Cold, hungry, homeless: the tragedy inflicted upon slum-dwellers of Mehrauli
Tuesday was the coldest day of the season. Hundreds of men, women and children, whose houses were demolished two days ago in Delhi's Mehrauli, could feel the chill. At around 2 am, the minimum dropped to 11 degrees Celsius. Monday was no better and Wednesday is forecast to be worse.
Shamshaan Ghat in Mehrauli, which was home to over 3,000 people until Monday morning, looks like it's been hit by an earthquake.
Until a few weeks ago, most of people here had jobs and roofs over their heads. Then demonetisation was announced and their wages, earned from sweeping floors and pulling rickshaws, stopped. About a month later, their houses were bulldozed.
Penniless and left out in freezing cold, the people, thousands of them, are now trying to survive one day at a time. "I have had Rs 20 in my pocket for the last two days. What will I feed my wife and children? I fed a handful of puffed rice to my son this afternoon and that is all our family has had for the last two days," said Mehar Singh, holding up two Rs 10 currency notes on Tuesday night.
A few feet from him, Anwar, an 11-year-old boy, said all he had eaten in the past two days was a bag of chips. Was he feeling hungry? Anwar nodded.
To survive the cold night, the people made bonfires of what was once their furniture - beds, dressing tables, roofs, gates.
A little past 12:30, a truckful of rice and kadi from a nearby gurdwara rolled in. Also, some tents were set up in an vacant plot adjacent to the demolished basti. It took some effort for this mostly hungry lot to queue up, but everyone ate. Another truckful of food arrived Wednesday morning and again at noon.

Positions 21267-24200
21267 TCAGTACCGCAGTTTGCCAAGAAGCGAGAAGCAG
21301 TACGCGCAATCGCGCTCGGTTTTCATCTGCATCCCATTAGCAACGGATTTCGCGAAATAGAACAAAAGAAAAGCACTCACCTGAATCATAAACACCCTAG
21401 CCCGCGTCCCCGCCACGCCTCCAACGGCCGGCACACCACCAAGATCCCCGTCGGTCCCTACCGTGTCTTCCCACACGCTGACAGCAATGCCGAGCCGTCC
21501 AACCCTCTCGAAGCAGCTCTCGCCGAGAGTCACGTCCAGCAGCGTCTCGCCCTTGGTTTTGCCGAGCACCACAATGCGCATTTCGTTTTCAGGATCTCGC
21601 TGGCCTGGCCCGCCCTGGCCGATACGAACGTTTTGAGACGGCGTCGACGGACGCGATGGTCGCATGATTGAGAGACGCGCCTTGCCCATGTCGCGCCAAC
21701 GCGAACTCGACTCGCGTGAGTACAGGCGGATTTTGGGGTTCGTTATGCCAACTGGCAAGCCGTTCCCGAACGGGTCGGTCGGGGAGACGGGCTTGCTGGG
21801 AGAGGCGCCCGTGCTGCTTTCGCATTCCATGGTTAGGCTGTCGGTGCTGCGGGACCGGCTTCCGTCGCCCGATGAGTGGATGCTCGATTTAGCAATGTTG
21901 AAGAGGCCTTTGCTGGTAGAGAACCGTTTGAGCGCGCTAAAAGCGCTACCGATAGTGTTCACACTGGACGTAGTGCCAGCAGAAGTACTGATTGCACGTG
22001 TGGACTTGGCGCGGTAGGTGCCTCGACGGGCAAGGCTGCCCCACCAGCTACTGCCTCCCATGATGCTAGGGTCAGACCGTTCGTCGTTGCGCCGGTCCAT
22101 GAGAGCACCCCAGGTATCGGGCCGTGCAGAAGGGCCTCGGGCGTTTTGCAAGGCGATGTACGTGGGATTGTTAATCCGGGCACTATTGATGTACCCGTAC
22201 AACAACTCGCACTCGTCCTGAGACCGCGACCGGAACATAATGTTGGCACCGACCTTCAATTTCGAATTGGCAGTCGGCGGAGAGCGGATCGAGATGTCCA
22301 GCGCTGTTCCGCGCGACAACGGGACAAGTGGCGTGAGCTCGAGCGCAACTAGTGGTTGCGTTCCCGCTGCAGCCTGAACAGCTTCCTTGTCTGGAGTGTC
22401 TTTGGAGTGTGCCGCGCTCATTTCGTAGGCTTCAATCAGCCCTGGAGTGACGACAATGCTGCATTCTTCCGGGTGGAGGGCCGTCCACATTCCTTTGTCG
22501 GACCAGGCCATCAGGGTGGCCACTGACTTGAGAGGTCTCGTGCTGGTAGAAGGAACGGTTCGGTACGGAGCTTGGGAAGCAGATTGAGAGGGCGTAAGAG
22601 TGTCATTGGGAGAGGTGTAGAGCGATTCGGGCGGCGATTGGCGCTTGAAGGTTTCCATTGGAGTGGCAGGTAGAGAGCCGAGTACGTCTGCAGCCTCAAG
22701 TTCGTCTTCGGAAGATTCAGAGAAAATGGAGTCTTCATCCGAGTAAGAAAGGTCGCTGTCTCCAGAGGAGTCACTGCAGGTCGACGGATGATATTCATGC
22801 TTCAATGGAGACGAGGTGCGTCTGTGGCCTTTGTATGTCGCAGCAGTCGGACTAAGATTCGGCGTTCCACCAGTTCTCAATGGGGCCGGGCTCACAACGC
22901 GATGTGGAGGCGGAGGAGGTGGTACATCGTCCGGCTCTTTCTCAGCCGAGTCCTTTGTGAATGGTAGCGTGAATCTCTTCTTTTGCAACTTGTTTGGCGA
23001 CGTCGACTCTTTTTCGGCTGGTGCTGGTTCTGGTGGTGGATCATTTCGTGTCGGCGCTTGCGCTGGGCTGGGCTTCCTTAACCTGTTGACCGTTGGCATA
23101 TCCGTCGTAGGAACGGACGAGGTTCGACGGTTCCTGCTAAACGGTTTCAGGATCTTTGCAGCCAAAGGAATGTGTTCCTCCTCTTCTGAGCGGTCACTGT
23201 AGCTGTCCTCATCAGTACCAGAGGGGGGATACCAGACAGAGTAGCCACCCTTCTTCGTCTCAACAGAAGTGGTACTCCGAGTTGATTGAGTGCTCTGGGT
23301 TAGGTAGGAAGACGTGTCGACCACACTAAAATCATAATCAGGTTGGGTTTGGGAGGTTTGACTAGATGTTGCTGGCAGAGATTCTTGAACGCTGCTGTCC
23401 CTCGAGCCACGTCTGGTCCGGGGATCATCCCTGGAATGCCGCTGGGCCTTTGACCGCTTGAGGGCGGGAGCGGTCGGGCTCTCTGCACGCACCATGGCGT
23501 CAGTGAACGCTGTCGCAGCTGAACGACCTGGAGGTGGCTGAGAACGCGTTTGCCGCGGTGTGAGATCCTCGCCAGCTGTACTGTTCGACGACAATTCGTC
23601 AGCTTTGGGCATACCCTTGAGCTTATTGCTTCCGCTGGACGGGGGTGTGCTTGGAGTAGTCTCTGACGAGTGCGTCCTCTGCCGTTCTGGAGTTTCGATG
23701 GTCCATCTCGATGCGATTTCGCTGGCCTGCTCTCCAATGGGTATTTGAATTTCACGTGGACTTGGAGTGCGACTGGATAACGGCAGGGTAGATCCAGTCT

The local sub-divisional magistrate supplied 25 tents, each of which could accommodate only one small family. Since there were over 3,000 homeless people, 15-20 women and children were stuffed into each tent for Tuesday night.
Some like Sheoli begged their relatives living in pucca houses to take in their children for a few nights.
The people aren't sure how long they can continue to live like this. "What will happen when the trucks stop coming? Somebody was telling us that the government will come and pack away these tents in three days. Where will we go then?" asked Hazira Bibi.
The women, most of whom work as house maids in nearby areas such as Vasant Kunj, haven't been to work in four days. Many of them are unsure if they can keep their jobs. Same is the case with the men employed at petrol pumps and as small time mechanics.
"Where will we go? How can we leave our children and belongings here? When all this ends we'll have to look for work again," said Radha Kumari, who's come here from Cooch Behar. "Who will compensate us for our loss. Who will give us new jobs?"
An AAP worker conducting relief work in the area was asked why his party and its leader, Delhi Chief Minister Arvind Kejriwal, had come to their only after a long delay. Why had they not raised this matter with the South Delhi Municipal Corporation that demolished their homes, and why was the relief material so scarce? He replied, "These jhuggis were not listed under Jhuggi Jopdi clusters available with us. They seem to be illegal."
Sandeep, the secretary of AAP's Jhuggi Jhopdi Cell, gave the same excuse. "There are 675 Jhuggi Jhopdi clusters listed in Delhi and unfortunately, this one isn't among them. We will help them on humanitarian grounds for now but beyond that we can't do much. We can't rehabilite them."
Confirming the residents' worst fears, Sandeep said the tents will be rolled up Thursday afternoon. Also, no food will be provided thereafter.
Neither Naresh Yadav, the AAP legislator who represents this area, nor spokespersons for the South Delhi Municipal Corporation and the Delhi government would respond to repeated questions about this incident.
And this indifference from the government of Kejriwal, who had vowed not to allow any jhuggi to be demolished.